The wild side of Houston could certainly be found , Downtown, Midtown, Montrose, Washington Avenue and Rice Village to names few. No, the wild side I am referring to is on the north end of Lake Houston and specifically up the East Fork of the San Jacinto River including Peach Creek and Caney Creek. I had visited the area several years ago and have followed the news of it’s transformation, an ongoing transformation. More on the transformation later. My daughter Lisa is prepping for the Avon Walk for Breast Cancer here in Houston April 20th and 21st. It is a challenging trek and she has 5+ weeks to get ready for it. She lives near our home in Kingwood. Kingwood is blessed with an amazing maze of trails through the greenbelt and woods surrounding the community. I suggested we try branching out and explore the Lake Houston Wilderness Park. http://www.houstontx.gov/parks/ourparks/lakehoustonpark.html

Our first visit was late Sunday afternoon the third of March. We chose the Ameritrail, a 10 mile loop if done in it’s entirety. Due to waning sunlight we wanted to get a few miles in and explore a little. We followed the blue dots on the trees delineating the Ameritrail for about 2.5  miles then spun around and returned. It was a well maintained trail pretty much following Peach Creek. Peach Creek finally joins up with Caney Creek and becomes Caney Creek until it joins up with the East Fork of the San Jacinto River. Sunday’s walk was brief but whetted the appetite to do the entire loop. I carried my big heavy camera and lens, Nikon D-200 and the 80-400mm Nikon lens, a very heavy load …. I promised to better equipped to carry my gear when we returned. The park is home to a handful of wintering Bald eagles and I was hoping to be lucky enough to capture a shot or two.

A view along Peach Creek

A view along Peach Creek

Beautiful Peach Creek adjacent to the trail

Beautiful Peach Creek adjacent to the trail.

Yesterday, the 7th of March Lisa and I prepared to tackle the full loop. We gathered our gear, I took the big camera again but used my camera back pack. In the top pouch I included my Nikon J1 with telephoto zoom along with the standard lens. Unfortunately I didn’t have time to capture wildlife with the D-200 but I will share a shot that happened quite by chance. The only wildlife spotted on our previous jaunt was a single doe standing off in the shadows watching us. Our second trip was quite a bit more exciting.

Our first glimpse of the wild side was a single coyote the slowly meandered into the trail in front of us. Both cameras were safely tucked away in the back pack, darn! The coyote stopped in the trail, casually glanced our direction a went 0-60 in about 2.2 seconds. I decided that I needed to be better prepared so for the remainder of the hike I kept the J1 in hand with the telephoto in place. A bit later a very large shadow of a bird passed over us. I quickly looked up and there was a Bald eagle soaring by at a quick clip. The wing span is breathtaking – it appeared to be 6 or 7 feet across. The trees limited both picture taking and viewing but for that brief moment it was awesome!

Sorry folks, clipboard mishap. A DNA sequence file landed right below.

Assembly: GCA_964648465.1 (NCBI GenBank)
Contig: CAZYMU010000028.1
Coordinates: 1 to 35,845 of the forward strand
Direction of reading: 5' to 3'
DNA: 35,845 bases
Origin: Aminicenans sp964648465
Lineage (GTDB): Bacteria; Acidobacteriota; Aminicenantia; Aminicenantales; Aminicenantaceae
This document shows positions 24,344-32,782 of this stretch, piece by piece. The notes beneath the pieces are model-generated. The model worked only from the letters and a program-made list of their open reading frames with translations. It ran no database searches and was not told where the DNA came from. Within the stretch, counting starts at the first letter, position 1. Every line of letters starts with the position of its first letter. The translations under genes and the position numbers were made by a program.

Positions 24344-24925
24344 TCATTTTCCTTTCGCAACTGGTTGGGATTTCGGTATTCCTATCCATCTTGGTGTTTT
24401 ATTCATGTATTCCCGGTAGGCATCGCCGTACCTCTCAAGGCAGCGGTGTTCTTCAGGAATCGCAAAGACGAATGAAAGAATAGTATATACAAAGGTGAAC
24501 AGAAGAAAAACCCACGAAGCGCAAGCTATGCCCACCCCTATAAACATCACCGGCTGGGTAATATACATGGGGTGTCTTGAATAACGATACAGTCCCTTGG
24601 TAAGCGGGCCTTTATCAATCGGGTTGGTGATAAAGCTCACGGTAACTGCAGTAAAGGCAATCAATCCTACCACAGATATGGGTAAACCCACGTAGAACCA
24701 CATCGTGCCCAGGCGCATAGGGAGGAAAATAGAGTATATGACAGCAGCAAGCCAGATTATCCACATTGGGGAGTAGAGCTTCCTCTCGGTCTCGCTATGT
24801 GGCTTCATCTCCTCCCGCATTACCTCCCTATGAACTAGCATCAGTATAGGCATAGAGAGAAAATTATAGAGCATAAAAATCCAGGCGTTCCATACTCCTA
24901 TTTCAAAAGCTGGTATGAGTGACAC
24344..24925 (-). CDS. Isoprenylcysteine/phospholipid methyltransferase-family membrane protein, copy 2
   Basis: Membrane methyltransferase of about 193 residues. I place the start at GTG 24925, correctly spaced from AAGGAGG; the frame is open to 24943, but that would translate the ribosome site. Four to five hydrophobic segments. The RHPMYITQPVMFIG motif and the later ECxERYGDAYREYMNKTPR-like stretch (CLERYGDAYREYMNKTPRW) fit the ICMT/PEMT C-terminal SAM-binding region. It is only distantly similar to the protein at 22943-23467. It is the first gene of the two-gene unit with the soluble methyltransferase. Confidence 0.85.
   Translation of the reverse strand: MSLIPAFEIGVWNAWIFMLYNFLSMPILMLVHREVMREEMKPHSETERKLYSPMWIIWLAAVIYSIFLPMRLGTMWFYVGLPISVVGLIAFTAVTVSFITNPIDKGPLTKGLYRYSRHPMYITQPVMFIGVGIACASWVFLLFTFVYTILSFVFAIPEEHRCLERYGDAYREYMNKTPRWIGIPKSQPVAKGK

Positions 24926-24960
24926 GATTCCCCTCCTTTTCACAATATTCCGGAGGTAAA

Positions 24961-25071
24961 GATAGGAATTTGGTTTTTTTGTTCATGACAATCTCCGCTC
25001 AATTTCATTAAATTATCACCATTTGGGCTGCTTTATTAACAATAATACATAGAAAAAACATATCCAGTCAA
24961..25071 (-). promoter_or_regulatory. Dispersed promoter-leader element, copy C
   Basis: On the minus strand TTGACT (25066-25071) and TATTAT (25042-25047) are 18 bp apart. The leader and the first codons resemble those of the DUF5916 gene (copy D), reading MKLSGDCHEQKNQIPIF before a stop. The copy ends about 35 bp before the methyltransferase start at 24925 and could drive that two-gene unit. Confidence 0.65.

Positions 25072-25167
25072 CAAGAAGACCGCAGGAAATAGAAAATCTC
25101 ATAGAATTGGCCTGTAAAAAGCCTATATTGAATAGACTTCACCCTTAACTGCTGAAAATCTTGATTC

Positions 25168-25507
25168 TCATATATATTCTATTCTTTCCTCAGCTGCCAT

the 5 mile bench where we ate our sandwiches Halfway through the loop.

the 5 mile bench where we ate our sandwiches Halfway through the loop.

We should have been more patient breaking for lunch….. a half mile or so along the path was a beautiful small lake ringed with Cypress trees.

The camp site on the bank of Lake Isabel

The camp site on the bank of Lake Isabel

A wide angle look across the lake from the fishing dock.

A wide angle look across the lake from the fishing dock.

One of the many large Cypress trees ringing Lake Isabel.

One of the many large Cypress trees ringing Lake Isabel.

One of the other critters spotted on the fishing dock

One of the other critters spotted on the fishing dock

While hiking I kept pointing out to Lisa many of the patches of torn up ground due to the rooting nature of the wild hogs. I also told her not to worry, they are seldom seen during daylight hours, preferring to rototill the soil in the dark of night. Not long after our stop at the lake I spotted another coyote lurking in the brush off to the left of the trail. He spotted us but slinked away, not like he was running away. It looked more like he was trying to hide in the dense brush. A moment later I saw a wild pig step out in the broad trail in front of us. I managed a picture or two but really wish the other camera had been in my hands. It turned out to be a sow and she was followed by 8 or so piglets. I missed the shot as they were strung out chasing momma across the trail but got a little piece of them in one photo. Lisa said they were so cute! Not sure I agree. I think the coyote had a pulled pork meal on his mind.

The wild sow on her way across in front of us

The wild sow on her way across in front of us

The piglets emerging from the left in hot pursuit of momma

The piglets emerging from the left in hot pursuit of momma

We finished the long walk tired, a little confused due to the lack of trail markings on the return loop and ready to sit for a bit. My app logged our trip at 11 miles. It was a good jaunt. I guessed correctly on the trail that diverges from a long section of two track back to the nature center. What I discovered when chatting with the young park ranger was that they are in the state of finishing a lot of work to finalize trails, facilities and markings. Campgrounds are not yet finished in some places and the archery range has been cleared but is planned for some time in the future.

We visited the Kingwood Farmer’s market on our return home but that will be another story…..

If you would like to help Lisa Decker and the Avon Breast Cancer Walk  ….Follow the link….

http://info.avonfoundation.org/site/TR/Walk/Houston?px=6400511&pg=personal&fr_id=2180

 

TTFN

Bishop

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